In the early 20th century, Brazil was struggling to find ways in which to establish itself as a prominent player on the world stage.  As explained by John Charles Chasteen, in order to become a more valuable trading partner for nations around the globe, Brazil felt the need to modernize its people and for them this meant becoming more European.  This Europeanization required substantial restructuring of the Brazilian societal structure, particularly in regards to relations between the sexes.  The evolution of attitudes regarding fidelity and the feminine role in marriage is addressed in the Portuguese film Gabriela.

            According to Susan K. Besse, as a holdover of Portuguese colonial rule “a married man who discovered his wife in the act of committing adultery had the legal right to kill both her and her suitor, and the social custom of doing so did not die with the formal abrogation of this ‘right.’”  The film establishes this early when Nacib overhears the colonels who run the city discussing how one of them has murdered his wife and her lover and will suffer no punishment for the crime.  This attitude was fostered by the police journal Vida Policial which often wrote articles about gender roles in society.  Sueann Caulfield explains that the journal charged women with teaching moral standards to society and that failing in this function brought about degenerate behavior in others.  She further states that “while men were portrayed as capable of aggression and violence, it was female behavior that, in failing to create a moral environment, provoked the rise of these evil instincts.” Since women were required to maintain the moral standard, the failure of the colonel’s wife to do so drove him to the murder and thus he cannot be held culpable.  Responsibility for the crime rests solely on the shoulders of the colonel’s adulterous wife and it was his duty to eliminate her from society in order to help restore order.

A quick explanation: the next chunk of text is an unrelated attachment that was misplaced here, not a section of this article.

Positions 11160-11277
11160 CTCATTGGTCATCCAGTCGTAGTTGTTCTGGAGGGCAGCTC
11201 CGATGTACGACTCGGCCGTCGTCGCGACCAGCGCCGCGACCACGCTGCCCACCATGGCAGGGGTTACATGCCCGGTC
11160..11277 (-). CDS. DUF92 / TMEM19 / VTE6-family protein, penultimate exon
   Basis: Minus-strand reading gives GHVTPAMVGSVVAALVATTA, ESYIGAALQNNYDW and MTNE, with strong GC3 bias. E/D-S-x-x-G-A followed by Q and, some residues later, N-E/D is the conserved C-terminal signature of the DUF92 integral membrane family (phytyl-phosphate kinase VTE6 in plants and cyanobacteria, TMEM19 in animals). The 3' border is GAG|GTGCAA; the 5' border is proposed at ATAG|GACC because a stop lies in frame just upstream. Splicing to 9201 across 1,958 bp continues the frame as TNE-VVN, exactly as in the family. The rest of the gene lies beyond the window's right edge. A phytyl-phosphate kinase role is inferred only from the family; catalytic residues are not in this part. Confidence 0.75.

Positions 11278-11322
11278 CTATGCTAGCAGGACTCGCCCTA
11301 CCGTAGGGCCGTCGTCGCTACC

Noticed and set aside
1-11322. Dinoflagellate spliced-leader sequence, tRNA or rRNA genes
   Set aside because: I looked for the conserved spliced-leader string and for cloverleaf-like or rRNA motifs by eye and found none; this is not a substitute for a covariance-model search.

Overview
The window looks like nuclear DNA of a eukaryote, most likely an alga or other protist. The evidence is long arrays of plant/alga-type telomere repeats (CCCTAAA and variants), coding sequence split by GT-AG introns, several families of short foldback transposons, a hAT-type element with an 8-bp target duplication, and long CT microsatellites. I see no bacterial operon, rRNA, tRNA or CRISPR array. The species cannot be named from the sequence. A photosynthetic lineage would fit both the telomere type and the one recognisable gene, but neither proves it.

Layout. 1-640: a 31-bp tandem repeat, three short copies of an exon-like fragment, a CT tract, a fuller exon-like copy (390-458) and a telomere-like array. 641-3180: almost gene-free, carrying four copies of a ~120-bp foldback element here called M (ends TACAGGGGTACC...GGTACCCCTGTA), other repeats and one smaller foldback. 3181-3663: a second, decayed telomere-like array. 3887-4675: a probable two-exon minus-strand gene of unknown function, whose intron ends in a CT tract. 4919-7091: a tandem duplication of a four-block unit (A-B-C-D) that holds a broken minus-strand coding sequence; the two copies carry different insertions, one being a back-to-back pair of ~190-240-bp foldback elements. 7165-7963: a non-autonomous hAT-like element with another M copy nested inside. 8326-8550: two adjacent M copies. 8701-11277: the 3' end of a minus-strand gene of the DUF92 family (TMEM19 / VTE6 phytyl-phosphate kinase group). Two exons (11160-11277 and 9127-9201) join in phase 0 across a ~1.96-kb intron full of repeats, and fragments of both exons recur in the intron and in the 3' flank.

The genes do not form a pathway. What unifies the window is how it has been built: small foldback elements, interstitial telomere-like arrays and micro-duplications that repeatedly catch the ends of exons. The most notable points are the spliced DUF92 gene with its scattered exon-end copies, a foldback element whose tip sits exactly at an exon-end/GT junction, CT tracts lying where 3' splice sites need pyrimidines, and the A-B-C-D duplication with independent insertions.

This practice did not begin to lose favor until the advent of the CBHS in 1925. Besse explains that the perceived rise in spousal homicide was cause for concern because “not only did homicide within a family unit reveal the dysfunction of individual families, but more important, it tarnished Brazil’s reputation as a ‘civilized’ nation … husband-wife relationships had to be ‘modernized,’ acquiring at least a veneer of equality and reciprocity.”  In the view of the CBHS, the image of an uncivilized society would have jeopardized foreign economic relations at a time when Brazil was looking to expand its role in world trade.  In Gabriela the change in spousal relationships was shown to progress at the same rate as the modernization of Brazil.  Nacib refused to murder Gabriela, at the time his wife, after finding her in bed with his best friend at a time when Brazil was making improvements to its infrastructure, and as Brazil began to gain prominence, a relationship in which a man condoning his wife’s affair was accepted by society, the relationship even being referred to as “modern”.